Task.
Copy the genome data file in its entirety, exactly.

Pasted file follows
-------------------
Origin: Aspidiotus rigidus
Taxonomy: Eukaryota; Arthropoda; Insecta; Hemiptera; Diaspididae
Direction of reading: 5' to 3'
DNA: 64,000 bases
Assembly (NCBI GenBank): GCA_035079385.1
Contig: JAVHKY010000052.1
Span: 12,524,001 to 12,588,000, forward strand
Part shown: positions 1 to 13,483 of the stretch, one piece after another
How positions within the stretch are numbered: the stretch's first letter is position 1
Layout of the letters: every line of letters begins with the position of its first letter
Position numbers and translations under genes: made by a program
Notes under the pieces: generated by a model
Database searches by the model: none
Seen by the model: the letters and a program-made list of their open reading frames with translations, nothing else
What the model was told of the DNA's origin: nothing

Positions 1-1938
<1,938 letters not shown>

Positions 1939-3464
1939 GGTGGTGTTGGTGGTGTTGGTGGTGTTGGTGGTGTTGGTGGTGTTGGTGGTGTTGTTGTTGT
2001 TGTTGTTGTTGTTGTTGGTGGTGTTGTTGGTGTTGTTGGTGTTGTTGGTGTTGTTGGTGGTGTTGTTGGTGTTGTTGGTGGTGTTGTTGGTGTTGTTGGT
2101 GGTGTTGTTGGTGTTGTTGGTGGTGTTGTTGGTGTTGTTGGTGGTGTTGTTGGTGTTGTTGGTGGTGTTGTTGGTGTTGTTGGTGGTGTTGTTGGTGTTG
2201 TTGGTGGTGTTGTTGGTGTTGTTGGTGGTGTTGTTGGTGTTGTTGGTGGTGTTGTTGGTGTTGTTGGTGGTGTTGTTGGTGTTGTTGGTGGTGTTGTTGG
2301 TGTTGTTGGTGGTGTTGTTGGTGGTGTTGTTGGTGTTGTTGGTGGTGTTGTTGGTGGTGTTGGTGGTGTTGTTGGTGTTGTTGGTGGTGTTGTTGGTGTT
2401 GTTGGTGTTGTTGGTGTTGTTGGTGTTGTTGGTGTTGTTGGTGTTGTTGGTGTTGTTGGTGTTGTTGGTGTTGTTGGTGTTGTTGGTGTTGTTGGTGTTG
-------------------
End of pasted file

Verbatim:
Origin: Aspidiotus rigidus
Taxonomy: Eukaryota; Arthropoda; Insecta; Hemiptera; Diaspididae
Direction of reading: 5' to 3'
DNA: 64,000 bases
Assembly (NCBI GenBank): GCA_035079385.1
Contig: JAVHKY010000052.1
Span: 12,524,001 to 12,588,000, forward strand
Part shown: positions 1 to 13,483 of the stretch, one piece after another
How positions within the stretch are numbered: the stretch's first letter is position 1
Layout of the letters: every line of letters begins with the position of its first letter
Position numbers and translations under genes: made by a program
Notes under the pieces: generated by a model
Database searches by the model: none
Seen by the model: the letters and a program-made list of their open reading frames with translations, nothing else
What the model was told of the DNA's origin: nothing

Positions 1-1938
<1,938 letters not shown>

Positions 1939-3464
1939 GGTGGTGTTGGTGGTGTTGGTGGTGTTGGTGGTGTTGGTGGTGTTGGTGGTGTTGTTGTTGT
2001 TGTTGTTGTTGTTGTTGGTGGTGTTGTTGGTGTTGTTGGTGTTGTTGGTGTTGTTGGTGGTGTTGTTGGTGTTGTTGGTGGTGTTGTTGGTGTTGTTGGT
2101 GGTGTTGTTGGTGTTGTTGGTGGTGTTGTTGGTGTTGTTGGTGGTGTTGTTGGTGTTGTTGGTGGTGTTGTTGGTGTTGTTGGTGGTGTTGTTGGTGTTG
2201 TTGGTGGTGTTGTTGGTGTTGTTGGTGGTGTTGTTGGTGTTGTTGGTGGTGTTGTTGGTGTTGTTGGTGGTGTTGTTGGTGTTGTTGGTGGTGTTGTTGG
2301 TGTTGTTGGTGGTGTTGTTGGTGGTGTTGTTGGTGTTGTTGGTGGTGTTGTTGGTGGTGTTGGTGGTGTTGTTGGTGTTGTTGGTGGTGTTGTTGGTGTT
2401 GTTGGTGTTGTTGGTGTTGTTGGTGTTGTTGGTGTTGTTGGTGTTGTTGGTGTTGTTGGTGTTGTTGGTGTTGTTGGTGTTGTTGGTGTTGTTGGTGTTG